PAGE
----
Constantyn, Constaunce, Costaunce, Costauns
Arthur’s successor whom Geoffrey of Monmouth makes a cousin, taking the name and a few particulars from Gildas, who denounces a king so called. Gilda’s Constantine ruled only in Damnonia (Dumnonia), now known as the West Country. His conversion into a king of all Britain is incompatible with any historical possibility.
A son of Cador (sometimes called Carados) of Cornwall, he was a Knight of the Round Table and Arthur’s cousin or nephew, a close and trusted knight. Arthur left him and Sir Baudwin of Britain as joint governors of the realm during his continental war with Emperor Lucius of Rome, and Constantine was therefore in position for the crown when Arthur died without an heir. Geoffrey of Monmouth says that Arthur gave him the crown after the battle of Camlann, of which Arthur and Constantine were the only survivors. In Jean D’Outremeuse’s Ly Myreur des Histors, it is Lancelot who places Constantine on the throne. He tried unsuccessfully to keep Sir Bors, Ector de Maris, Blamore, Bleoberis, and other former companions of the Table with him in England after Lancelot’s death.
Malory reports that he was a good king, restored the Archbishop of Canterbury to his diocese, and restored order to the realm. Geoffrey says that he faced problems with the Saxons and with the two sons of Mordred, but was able to overcome them. When Mordred’s sons took refuge in churches, Constantine pursued them and killed them before the altars, disguised as an abbot. “Smitten by God’s judgment” for this sacrilege, Constantine was killed by his nephew Conan, who succeeded him.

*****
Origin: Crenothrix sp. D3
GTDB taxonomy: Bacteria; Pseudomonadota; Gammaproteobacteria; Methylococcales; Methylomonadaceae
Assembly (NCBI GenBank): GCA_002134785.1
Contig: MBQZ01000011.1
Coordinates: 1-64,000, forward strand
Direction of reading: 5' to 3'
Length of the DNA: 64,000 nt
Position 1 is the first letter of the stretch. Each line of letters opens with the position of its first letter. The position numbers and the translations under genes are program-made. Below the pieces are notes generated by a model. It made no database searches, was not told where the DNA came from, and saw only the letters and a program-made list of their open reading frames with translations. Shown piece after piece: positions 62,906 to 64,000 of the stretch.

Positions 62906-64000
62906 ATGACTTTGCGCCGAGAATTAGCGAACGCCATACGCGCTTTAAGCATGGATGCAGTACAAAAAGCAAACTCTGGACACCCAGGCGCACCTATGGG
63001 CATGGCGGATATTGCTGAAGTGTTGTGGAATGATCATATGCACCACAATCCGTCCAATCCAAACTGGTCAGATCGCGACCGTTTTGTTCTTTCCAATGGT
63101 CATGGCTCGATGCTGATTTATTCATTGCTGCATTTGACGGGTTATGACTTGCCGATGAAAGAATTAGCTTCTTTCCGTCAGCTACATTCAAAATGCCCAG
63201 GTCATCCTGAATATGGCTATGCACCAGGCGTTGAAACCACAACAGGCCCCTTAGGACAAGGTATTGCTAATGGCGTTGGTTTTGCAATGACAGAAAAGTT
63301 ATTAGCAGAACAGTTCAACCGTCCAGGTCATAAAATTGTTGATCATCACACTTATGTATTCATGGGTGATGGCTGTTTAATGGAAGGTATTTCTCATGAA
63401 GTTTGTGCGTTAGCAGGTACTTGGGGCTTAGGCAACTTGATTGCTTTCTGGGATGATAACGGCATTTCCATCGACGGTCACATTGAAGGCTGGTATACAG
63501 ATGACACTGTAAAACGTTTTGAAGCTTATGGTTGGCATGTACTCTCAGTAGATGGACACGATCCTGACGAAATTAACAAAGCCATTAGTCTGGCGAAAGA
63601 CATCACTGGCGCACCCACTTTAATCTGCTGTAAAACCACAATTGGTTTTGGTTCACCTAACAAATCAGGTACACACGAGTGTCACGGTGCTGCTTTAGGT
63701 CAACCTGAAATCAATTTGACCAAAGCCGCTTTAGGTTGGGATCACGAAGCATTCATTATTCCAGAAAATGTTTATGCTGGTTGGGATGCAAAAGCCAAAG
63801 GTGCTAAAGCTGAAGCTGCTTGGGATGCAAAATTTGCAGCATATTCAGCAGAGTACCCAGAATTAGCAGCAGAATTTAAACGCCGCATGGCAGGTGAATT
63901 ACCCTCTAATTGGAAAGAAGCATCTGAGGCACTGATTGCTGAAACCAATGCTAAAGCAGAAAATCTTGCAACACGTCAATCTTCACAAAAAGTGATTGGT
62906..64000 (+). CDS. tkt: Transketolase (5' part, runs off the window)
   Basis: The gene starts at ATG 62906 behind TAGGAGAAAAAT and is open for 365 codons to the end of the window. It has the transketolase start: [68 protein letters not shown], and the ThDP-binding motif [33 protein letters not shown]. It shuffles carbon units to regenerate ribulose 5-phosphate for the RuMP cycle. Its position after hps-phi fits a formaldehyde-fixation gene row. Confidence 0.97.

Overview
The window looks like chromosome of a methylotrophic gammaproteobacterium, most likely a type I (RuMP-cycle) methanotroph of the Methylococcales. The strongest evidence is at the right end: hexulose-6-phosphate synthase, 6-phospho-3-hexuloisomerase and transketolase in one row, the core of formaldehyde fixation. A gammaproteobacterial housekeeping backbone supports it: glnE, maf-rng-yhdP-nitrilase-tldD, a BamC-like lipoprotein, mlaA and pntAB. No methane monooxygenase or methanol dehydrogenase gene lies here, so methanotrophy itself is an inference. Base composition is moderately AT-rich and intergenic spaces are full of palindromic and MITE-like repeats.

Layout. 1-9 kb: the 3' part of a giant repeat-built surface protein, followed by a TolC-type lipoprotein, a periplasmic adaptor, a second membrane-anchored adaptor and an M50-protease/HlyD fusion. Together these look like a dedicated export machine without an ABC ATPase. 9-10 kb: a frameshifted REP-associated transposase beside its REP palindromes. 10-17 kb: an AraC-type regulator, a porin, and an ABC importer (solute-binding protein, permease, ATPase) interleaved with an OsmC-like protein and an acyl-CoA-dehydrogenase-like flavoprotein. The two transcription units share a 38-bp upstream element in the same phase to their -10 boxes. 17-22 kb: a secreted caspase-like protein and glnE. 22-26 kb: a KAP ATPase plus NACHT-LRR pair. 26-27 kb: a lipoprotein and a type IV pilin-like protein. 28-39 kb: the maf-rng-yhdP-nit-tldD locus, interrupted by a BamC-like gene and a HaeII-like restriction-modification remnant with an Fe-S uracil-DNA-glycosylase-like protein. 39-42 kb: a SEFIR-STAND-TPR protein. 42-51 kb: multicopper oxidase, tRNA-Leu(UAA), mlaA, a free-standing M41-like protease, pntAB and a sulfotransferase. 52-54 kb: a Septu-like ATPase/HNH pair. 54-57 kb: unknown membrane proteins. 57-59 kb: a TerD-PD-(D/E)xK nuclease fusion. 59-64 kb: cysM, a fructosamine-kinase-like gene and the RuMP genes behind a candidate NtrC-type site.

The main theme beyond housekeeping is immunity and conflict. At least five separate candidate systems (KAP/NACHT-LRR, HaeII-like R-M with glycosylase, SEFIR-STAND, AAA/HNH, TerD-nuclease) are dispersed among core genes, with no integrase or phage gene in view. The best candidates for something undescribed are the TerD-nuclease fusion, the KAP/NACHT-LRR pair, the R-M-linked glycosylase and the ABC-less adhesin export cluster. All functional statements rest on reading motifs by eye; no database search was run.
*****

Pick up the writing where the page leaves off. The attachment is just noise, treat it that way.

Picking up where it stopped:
Still, even allowing for the fact that the flower of Arthur’s knighthood was either slaughtered or moved to Gaul and/or hermitages during and after the wars with Lancelot and Mordred, it does seem that the man who eventually succeeded Arthur must have been a person of some importance. Arthur would have done better to have reappointed Constantine governor, instead of Mordred, when he went to fight Lancelot in France.
In Bonedd y Saint he is said to be the father of Erbin. He is identified, by scholars, with Custennin Gorneu or Custennin Corneu (‘Constantine of Cornwall’) who is found in the genealogies of the kings of Dumnonia. There was an historical minor king, Constantine of Dumnonia (Devon) in the early sixth century, though he was a murderous deceitful king.
De Excidio et Conquestu Britanniae | Gildas, c. 540
Historia Regum Britanniae | Geoffrey of Monmouth, c. 1138
Roman de Brut | Wace, c. 1155
Brut | Layamon, late 12th century to mid-13th century
De Casibus Virorum Illustrium | Giovanni Boccaccio, 1355-1362
Alliterative Morte Arthure | c. 1400
Le Morte Darthur | Sir Thomas Malory, 1469-1470